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Fusion Tech: Envisioning the Next Era of Sustainable Energy



A conversation with Brandon Sorbom, chief science officer at Commonwealth Fusion Systems.

Commonwealth Fusion Systems, a breakthrough MIT spin-out, is creating never-before-seen technologies that utilize fusion and advanced plasma science to create safe and efficient power. Their home base in Devens, Massachusetts, houses their recently-developed SPARC tokamak superconductor, as well as their manufacturing facilities and research campus.

Brandon Sorbom serves as chief science officer for CFS, and recently spoke with Bluedot Institute student advisor Annabelle Brothers about his history at MIT, how his fusion tech company was built, and how he and his team are creating the next form of sustainable energy.

… in order for an energy technology like this to work, it has to work for everyone. We want people to understand and be comfortable with this technology.

–Brandon Sorbom

Annabelle Brothers: Could you provide some high level background on you and your work?

Brandon Sorbom: I did my undergrad as an electrical engineer and then went to graduate school to study fusion. Straight out of graduate school I ended up starting a company, CFS, with some of my friends and colleagues from grad school. I am now sitting in my corporate headquarters building. We have a 60-acre fusion campus now at Devens Community in Massachusetts. We are developing the next generation of technology that will make fusion energy a reality. We prefer to just call it fusion or fusion energy, as it is a fundamentally different process than nuclear fission.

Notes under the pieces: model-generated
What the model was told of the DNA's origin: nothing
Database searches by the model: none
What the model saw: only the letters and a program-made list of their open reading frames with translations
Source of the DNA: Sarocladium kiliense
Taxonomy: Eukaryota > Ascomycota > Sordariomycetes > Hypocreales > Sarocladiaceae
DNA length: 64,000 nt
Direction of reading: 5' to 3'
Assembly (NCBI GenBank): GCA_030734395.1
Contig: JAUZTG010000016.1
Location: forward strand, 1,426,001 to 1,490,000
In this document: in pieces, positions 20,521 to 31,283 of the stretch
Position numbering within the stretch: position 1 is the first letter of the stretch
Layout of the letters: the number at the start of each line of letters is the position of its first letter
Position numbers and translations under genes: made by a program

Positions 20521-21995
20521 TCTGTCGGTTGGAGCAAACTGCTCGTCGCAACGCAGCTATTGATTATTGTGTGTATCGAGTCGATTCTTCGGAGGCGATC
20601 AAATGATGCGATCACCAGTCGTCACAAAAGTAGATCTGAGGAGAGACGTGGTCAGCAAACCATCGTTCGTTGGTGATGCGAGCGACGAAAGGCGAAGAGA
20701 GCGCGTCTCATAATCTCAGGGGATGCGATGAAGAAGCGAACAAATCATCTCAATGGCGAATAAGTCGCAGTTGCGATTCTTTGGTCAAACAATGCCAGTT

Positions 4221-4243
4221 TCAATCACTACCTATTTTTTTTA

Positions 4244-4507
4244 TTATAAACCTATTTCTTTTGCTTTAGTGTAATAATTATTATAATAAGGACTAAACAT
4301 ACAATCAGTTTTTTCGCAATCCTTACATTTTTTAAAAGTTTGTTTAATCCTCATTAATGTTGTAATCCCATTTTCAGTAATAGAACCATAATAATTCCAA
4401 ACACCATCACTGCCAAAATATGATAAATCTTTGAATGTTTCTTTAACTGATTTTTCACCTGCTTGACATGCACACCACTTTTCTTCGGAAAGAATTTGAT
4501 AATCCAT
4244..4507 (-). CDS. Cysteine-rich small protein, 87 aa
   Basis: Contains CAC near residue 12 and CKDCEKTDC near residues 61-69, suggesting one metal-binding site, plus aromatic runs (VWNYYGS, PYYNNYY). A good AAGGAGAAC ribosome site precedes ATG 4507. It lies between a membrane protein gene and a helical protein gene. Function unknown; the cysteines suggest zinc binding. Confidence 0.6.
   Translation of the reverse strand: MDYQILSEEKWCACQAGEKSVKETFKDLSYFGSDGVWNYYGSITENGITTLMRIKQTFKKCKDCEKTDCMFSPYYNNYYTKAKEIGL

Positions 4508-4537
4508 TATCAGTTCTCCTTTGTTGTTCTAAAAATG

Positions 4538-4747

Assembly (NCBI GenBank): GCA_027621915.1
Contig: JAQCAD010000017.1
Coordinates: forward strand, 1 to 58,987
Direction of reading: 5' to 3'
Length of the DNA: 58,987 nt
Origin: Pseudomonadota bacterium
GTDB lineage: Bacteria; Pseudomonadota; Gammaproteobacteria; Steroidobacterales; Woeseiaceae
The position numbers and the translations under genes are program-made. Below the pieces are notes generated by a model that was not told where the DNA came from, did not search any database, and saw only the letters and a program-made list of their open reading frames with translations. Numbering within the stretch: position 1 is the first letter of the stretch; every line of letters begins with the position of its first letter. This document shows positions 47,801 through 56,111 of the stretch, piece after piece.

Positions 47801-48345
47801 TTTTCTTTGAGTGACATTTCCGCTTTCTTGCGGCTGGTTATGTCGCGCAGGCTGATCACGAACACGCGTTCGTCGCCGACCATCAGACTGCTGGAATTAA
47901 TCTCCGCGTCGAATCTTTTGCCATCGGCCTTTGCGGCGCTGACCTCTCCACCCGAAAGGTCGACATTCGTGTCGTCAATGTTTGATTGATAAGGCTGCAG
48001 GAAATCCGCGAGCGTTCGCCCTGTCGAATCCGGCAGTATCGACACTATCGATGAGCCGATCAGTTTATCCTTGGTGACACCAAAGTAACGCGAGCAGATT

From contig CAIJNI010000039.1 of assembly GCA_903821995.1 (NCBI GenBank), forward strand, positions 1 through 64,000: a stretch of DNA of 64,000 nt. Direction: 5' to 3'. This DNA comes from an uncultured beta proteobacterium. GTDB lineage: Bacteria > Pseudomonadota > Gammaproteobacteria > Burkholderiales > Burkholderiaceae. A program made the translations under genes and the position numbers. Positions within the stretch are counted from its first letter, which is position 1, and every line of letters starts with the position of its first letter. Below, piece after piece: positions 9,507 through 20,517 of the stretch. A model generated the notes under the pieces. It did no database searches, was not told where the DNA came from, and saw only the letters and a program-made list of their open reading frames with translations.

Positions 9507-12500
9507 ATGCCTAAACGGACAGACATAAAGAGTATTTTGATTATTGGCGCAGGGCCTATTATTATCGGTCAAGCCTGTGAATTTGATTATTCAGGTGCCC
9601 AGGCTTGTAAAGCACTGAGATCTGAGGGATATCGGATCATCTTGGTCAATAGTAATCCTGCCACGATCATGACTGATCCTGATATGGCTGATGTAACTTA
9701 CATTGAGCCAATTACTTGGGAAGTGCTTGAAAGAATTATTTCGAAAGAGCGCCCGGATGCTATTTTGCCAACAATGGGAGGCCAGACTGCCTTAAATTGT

One of the reasons why fusion would be really effective in combating climate change is that it produces no emissions, and it’s a baseload technology. Unlike a lot of clean energy tech, fusion is a technology that doesn’t depend on the wind blowing or the sun being out or having access to a river for a dam — you would be able to turn fusion energy on and off whenever you want, without it being dependent on external factors. We see it as a complementary mix in the power balance with other renewable technologies such as wind and solar, and the combination of these things will eventually be able to get us to a net-zero emissions future.

Annabelle: What are some of the problems that have prevented fusion technology from taking off before? How have you and your team contributed to addressing some of these problems?

Brandon: Scientists have known about fusion for over 100 years now. It’s the process that powers the sun and all the stars in the universe, so there are some pretty big proof points that fusion actually works – it’s ultimately responsible for all the energy in all of the stars! The challenge has been to actually harness fusion on earth; this has taken a bit of time to figure out. It essentially involves taking a mini star and confining it in some kind of container on earth. The fusion plasmas have very low density, so if the plasma touched the wall of its physical container, the plasma would be extinguished because the container is so much denser than the plasma itself and will rapidly cool the plasma. This makes fusion very safe, because the plasma naturally wants to turn itself off if it touches any material (even air!), but it also makes it tricky to confine the fusion plasma.

The way that we are addressing this problem is to use very strong magnetic fields to create a non-physical container for the plasma, to keep it from touching anything and extinguishing itself. Previously, it was very hard to build magnets strong enough to make the fields necessary, but some advances in materials called superconductors have allowed us to design and build these very strong magnets.

Brandon Sorbom, Chief Science Officer at Commonwealth Fusion Systems.

Annabelle: How do you stay motivated?